My garden went from plain ol’ overgrazed horse pasture to this in less than a year:
This is how it happened!
(Disclaimer: I’m not saying this is the right way or the best way. It’s just the way things happened for me and appear to have worked out just fine).
Mow super short
The area where our garden was going to be located was already mowed so we did nothing here. Potentially we could have mowed shorter, but our mower is set at its highest setting and it’s still pretty short, unfortunately.
Smother or till
Ideally, you would smother the area with either several overlapping layers of cardboard or even just a big sheet of plastic. However, in my case I didn’t have time to leave a smothering layer for a season, plus the budget was tight.
What we ended up doing was tilling the area only once. We hired a family member to come with his garden tractor with a pull behind tiller, since that was the best option available to us.
I suppose you could use a sod lifter and go from there, but the one thing that might make tilling in this case a better option is that all the grass remains and roots and everything stay in the soil. In turn, this will help the soil start rebuilding from the travesty that tillage is, by decomposing and feeding microorganisms in the soil. It will also add organic matter for water retention and other purposes.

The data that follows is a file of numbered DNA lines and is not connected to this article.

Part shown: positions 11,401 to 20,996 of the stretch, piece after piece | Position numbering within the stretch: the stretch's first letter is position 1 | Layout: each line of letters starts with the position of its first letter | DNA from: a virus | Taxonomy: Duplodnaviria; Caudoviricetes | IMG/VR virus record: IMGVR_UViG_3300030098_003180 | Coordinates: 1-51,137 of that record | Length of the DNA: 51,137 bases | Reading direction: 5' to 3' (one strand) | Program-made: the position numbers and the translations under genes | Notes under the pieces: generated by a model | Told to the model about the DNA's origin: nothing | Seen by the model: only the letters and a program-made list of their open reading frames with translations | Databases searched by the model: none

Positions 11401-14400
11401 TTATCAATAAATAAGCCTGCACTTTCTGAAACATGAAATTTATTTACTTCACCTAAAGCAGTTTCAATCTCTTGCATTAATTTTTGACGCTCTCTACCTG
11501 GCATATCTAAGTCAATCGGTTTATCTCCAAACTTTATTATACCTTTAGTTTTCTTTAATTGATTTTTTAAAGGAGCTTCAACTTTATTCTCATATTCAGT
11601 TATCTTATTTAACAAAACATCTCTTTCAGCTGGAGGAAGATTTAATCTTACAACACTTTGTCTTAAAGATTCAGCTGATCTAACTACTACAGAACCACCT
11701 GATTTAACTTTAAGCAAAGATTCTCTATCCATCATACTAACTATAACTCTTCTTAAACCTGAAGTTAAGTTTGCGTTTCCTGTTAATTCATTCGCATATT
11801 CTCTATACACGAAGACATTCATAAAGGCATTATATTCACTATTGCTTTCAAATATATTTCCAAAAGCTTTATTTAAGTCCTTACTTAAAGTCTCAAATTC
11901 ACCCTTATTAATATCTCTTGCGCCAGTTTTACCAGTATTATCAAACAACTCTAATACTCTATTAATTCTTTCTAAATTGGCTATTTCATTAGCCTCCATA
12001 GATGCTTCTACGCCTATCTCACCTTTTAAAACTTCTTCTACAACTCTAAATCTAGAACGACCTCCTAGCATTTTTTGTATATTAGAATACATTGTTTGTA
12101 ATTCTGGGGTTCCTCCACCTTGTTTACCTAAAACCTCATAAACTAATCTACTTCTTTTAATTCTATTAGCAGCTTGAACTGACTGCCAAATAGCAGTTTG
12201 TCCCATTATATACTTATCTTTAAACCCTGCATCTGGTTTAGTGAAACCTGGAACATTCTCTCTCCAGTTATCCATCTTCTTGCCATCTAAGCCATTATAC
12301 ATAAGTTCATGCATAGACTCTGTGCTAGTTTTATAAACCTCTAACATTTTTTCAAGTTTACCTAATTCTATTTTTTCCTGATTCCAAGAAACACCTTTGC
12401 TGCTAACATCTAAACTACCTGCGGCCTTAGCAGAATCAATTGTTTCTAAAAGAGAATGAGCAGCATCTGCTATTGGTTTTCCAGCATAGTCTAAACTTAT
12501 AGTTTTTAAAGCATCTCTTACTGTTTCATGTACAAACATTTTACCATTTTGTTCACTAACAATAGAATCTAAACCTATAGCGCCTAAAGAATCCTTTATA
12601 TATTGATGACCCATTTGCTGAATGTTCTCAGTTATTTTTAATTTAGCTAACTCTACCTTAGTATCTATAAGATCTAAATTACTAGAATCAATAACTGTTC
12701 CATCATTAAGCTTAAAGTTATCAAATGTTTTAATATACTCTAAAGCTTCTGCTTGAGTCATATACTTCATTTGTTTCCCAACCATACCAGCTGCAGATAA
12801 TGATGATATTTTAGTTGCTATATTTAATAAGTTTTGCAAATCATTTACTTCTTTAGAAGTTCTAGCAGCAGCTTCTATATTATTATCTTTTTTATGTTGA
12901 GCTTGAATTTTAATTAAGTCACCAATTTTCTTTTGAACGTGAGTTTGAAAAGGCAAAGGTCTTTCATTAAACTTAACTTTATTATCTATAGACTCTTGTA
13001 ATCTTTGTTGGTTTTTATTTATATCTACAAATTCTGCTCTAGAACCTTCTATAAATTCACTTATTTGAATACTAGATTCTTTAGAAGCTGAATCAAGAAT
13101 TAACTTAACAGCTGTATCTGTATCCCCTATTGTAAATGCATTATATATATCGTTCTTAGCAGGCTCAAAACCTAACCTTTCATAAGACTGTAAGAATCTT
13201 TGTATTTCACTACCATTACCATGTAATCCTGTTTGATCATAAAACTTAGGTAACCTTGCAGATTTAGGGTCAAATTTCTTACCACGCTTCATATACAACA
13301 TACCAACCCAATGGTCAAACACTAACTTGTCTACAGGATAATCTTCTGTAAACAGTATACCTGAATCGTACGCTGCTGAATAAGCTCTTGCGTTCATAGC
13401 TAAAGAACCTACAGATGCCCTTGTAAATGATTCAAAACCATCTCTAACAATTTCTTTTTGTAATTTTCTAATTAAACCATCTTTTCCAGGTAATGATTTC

(Note: some people would choose to spray, which would likely be the easiest method, but is non-negotiable for me. Especially not where I will be growing veggies to feed my family!)
Add compost, leaves, etc
To the freshly tilled garden (which smelled absolutely fabulous, by the way! Who knew earth could smell so good??) I added several bags of leaves, after which the wind promptly started blowing the leaves all over the neighbor’s pasture.
Quickly, I dragged out some hoses and started up a sprinkler, hoping the moisture would hold them down a bit. While that was going, I started throwing shovelfuls of dirt on top of the leaves. It must have been a ridiculous sight! Also some good exercise for me!
It’s also a great idea to use fish emulsion or well composted manure. Or snag a few dried up clumps of horse manure at your fence line, which is what I did! Haha, don’t tell my neighbor. I don’t recommend that though; ideally manure should be well composted before use on your garden.
Things I would do differently
Next time, I would really make sure that no weeds remained before planting my garden crops. I definitely struggled with dandelions this year…although they were mostly in the paths. I should have followed my own advice about paths.;)
If I had more time, I would likely plant some cover crops and just get the soil in really good shape before planting my garden. Ideally, I would also invest in some good compost or soil to spread on top.
As you see, even if the process isn’t followed by the book, you can still end up with a beautiful, lush, productive garden! The main thing is to just go out and do it! Get gardening. Your health, both physical and mental, is sure to improve!